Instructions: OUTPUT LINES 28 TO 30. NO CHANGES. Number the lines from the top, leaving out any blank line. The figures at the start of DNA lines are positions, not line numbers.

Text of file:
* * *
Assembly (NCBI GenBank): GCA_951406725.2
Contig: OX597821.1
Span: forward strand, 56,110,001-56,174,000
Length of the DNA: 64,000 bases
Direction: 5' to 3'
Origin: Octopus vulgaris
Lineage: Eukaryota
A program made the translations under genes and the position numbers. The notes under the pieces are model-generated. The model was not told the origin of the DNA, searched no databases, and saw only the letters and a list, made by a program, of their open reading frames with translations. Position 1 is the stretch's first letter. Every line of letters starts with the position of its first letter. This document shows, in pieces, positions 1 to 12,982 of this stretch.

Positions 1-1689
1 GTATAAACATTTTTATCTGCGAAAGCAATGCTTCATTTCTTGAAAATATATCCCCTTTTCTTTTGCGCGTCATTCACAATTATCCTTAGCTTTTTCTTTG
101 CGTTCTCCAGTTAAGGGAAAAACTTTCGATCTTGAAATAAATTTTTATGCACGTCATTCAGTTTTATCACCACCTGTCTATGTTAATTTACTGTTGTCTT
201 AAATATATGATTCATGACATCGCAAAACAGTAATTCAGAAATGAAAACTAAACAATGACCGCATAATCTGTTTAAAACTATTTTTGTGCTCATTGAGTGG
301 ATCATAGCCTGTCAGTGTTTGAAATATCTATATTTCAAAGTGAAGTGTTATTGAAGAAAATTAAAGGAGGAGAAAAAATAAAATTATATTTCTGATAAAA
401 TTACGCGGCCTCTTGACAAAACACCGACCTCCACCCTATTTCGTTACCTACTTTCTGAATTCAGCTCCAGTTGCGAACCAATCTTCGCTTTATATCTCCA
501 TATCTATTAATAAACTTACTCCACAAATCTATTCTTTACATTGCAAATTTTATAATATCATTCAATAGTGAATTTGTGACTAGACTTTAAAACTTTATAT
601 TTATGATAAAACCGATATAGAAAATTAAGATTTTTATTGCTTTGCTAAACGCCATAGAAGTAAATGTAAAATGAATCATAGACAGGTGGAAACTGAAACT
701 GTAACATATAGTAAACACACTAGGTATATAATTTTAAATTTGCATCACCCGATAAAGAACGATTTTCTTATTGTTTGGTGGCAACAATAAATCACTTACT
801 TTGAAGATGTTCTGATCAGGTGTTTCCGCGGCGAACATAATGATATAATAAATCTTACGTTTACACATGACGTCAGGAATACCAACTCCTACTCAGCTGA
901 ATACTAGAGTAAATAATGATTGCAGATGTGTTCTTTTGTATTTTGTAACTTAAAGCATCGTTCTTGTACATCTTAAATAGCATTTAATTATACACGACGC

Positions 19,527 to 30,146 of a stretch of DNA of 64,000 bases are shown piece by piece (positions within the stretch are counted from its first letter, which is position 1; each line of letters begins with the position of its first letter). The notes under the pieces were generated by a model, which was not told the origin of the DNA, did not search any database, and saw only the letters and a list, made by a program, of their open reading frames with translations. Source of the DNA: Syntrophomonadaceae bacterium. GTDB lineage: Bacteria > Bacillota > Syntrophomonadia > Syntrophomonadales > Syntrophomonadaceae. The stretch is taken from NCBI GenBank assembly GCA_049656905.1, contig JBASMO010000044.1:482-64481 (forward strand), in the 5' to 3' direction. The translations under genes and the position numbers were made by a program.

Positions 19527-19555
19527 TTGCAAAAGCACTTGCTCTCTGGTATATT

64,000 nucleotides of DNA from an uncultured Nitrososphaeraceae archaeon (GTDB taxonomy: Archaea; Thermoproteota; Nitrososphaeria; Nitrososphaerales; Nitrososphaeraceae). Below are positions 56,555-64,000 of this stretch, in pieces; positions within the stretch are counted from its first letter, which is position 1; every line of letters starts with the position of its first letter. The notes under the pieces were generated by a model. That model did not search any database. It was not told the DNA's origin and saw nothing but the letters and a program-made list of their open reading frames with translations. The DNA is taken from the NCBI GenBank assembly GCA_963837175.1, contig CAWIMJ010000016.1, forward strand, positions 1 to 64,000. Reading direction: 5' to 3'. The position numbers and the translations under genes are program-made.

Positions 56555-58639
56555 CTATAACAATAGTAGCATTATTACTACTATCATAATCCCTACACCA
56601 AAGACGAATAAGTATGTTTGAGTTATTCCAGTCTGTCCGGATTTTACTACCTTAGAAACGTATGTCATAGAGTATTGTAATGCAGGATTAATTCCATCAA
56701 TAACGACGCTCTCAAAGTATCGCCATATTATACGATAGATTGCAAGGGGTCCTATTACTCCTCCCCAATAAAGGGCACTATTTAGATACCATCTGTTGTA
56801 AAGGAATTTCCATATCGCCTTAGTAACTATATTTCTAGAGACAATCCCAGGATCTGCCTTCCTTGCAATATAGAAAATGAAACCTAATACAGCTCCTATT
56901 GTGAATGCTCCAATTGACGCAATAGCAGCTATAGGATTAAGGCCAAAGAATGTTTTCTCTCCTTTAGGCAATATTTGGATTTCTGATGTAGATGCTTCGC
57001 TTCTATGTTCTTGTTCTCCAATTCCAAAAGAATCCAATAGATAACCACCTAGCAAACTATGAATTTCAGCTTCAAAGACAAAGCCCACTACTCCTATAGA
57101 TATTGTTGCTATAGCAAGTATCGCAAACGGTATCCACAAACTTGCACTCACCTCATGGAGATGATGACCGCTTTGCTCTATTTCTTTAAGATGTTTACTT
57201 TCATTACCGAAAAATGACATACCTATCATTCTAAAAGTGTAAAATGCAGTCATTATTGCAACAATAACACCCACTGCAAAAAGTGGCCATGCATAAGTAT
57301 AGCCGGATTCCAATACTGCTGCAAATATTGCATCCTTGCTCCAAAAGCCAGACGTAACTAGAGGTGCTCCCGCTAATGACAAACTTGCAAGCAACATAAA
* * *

56801 AAGGAATTTCCATATCGCCTTAGTAACTATATTTCTAGAGACAATCCCAGGATCTGCCTTCCTTGCAATATAGAAAATGAAACCTAATACAGCTCCTATT
56901 GTGAATGCTCCAATTGACGCAATAGCAGCTATAGGATTAAGGCCAAAGAATGTTTTCTCTCCTTTAGGCAATATTTGGATTTCTGATGTAGATGCTTCGC
57001 TTCTATGTTCTTGTTCTCCAATTCCAAAAGAATCCAATAGATAACCACCTAGCAAACTATGAATTTCAGCTTCAAAGACAAAGCCCACTACTCCTATAGA